On my first day with Efeqdev, I asked them “What do you guys expect of me?” Bredon answered, “By the end of your three month period, we want you to become a ZOMBIE GOD with ruby on rails. I want you to be better at it than me.” They gave me three books to work through, and of course, time pairing with Chris Oliver once I knew enough that it would be the fastest way to learn.
If you haven’t ever had the experience of seeing Chris Oliver or somebody of his caliber write code, I’ll try to describe it for you. You know in movies where hackers type really fast and lots of text whizzes by on the monitor? Well that’s what it looks like when he uses Vim. Code is rapidly written while he tabs back and forth between that and a browser where you can see the website he’s constructing take shape before your eyes. Coming from writing an Android app in Java, it’s akin to watching a building constructed at a time-lapse youtube video speed. This is the ideal I’m working towards.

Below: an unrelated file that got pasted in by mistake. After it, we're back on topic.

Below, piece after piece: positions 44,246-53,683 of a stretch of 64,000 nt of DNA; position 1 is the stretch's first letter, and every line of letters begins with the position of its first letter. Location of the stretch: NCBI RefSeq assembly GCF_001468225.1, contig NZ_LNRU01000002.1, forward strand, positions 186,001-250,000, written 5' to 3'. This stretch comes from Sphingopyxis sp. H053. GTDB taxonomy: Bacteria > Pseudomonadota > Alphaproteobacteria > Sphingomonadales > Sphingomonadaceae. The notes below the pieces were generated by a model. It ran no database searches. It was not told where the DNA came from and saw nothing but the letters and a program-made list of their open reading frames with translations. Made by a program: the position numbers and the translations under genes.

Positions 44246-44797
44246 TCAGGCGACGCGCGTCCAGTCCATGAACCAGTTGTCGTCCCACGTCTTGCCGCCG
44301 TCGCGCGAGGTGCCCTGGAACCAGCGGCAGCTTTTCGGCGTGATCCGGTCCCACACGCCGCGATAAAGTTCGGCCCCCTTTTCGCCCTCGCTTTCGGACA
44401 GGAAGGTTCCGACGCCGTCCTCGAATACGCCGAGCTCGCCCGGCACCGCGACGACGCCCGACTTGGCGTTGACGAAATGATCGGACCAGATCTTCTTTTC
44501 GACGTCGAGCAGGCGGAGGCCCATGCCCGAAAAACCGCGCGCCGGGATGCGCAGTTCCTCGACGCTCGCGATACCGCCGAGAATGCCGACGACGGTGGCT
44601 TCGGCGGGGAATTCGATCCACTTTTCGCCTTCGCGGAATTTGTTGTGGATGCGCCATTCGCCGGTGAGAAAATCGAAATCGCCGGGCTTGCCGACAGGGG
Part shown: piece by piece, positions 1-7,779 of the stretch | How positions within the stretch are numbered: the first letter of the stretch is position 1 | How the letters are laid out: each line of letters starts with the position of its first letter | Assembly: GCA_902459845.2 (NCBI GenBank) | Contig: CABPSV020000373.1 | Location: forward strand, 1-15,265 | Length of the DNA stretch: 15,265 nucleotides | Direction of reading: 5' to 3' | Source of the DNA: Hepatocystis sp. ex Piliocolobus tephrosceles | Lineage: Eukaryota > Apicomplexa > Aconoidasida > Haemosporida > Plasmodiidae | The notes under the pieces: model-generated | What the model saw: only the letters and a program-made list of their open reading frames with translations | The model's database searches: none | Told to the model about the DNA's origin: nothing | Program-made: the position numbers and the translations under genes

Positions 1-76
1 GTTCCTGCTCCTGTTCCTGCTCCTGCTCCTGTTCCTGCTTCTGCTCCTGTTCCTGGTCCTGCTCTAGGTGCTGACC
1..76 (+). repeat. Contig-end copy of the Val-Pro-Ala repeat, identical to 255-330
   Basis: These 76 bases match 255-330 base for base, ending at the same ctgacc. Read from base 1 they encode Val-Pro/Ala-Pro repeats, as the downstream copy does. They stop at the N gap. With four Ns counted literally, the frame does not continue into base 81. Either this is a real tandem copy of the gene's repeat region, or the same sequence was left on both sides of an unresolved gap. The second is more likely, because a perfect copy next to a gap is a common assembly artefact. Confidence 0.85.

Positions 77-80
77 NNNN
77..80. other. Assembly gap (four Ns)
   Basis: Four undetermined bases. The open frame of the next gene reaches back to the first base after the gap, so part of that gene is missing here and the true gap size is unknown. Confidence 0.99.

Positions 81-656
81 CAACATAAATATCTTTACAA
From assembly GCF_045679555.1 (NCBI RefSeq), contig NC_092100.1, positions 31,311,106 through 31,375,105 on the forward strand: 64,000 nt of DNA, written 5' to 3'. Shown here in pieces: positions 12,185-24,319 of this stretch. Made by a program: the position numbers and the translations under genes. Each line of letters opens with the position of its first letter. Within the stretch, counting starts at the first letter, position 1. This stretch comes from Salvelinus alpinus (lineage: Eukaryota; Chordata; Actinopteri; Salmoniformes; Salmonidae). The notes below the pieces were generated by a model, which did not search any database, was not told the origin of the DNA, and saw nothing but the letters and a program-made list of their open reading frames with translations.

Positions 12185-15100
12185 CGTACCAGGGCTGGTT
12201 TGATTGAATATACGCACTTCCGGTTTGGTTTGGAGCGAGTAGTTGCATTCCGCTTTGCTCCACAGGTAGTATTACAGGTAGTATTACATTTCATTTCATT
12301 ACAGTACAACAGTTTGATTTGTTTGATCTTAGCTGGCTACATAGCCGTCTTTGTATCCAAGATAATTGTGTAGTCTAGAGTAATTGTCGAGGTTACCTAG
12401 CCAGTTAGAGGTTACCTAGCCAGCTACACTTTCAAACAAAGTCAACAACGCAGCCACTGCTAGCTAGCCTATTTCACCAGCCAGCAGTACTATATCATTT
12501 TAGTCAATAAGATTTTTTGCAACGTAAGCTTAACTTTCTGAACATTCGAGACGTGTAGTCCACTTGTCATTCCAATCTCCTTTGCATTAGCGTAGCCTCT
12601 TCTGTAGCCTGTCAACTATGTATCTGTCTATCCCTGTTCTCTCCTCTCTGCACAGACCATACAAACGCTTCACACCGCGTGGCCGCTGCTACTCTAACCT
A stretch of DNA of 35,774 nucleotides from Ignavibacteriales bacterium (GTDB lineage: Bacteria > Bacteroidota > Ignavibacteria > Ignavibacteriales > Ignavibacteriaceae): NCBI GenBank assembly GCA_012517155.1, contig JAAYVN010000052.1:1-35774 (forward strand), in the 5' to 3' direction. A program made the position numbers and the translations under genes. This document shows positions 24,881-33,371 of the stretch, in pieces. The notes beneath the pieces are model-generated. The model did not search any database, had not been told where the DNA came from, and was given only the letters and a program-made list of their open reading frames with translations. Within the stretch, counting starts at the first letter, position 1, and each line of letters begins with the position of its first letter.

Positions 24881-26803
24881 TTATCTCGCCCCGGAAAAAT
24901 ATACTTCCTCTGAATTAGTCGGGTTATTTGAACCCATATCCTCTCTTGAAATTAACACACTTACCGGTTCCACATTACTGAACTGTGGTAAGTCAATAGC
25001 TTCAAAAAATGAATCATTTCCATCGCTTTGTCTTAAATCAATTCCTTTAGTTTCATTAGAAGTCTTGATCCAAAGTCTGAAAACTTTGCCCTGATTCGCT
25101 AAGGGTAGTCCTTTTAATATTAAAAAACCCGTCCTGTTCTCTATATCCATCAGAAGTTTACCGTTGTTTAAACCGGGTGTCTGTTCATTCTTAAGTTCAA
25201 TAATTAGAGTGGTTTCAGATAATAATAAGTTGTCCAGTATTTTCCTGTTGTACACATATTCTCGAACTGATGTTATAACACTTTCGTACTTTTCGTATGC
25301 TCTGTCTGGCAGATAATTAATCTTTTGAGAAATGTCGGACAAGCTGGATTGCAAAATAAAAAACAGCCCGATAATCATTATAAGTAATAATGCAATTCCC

I worked through a book on Ruby, and I’m starting one on Rails. I’ve spent time pairing with Chris Oliver going through the entire process of building a website for a client, except I got to experience the entire process from the initial client meeting through to the actual construction in code. More than that, because Efeqdev is a smaller shop I get to be involved in every aspect of the software development lifecycle, not just the coding part, which grounds what I code in all the actually relevant concerns of the software.
This job is interesting all day long, there’s a freedom of choice and a stimulating environment far different from me sometimes falling asleep in my chair while watching online classes and feeling braindead. Efeqdev’s take on working is that it’s not about the raw number of hours you put in, but rather the amount of value you can produce in the time you have, and staying happy and balanced so you can consistently put out the highest quality work and stay focused on the most important stuff.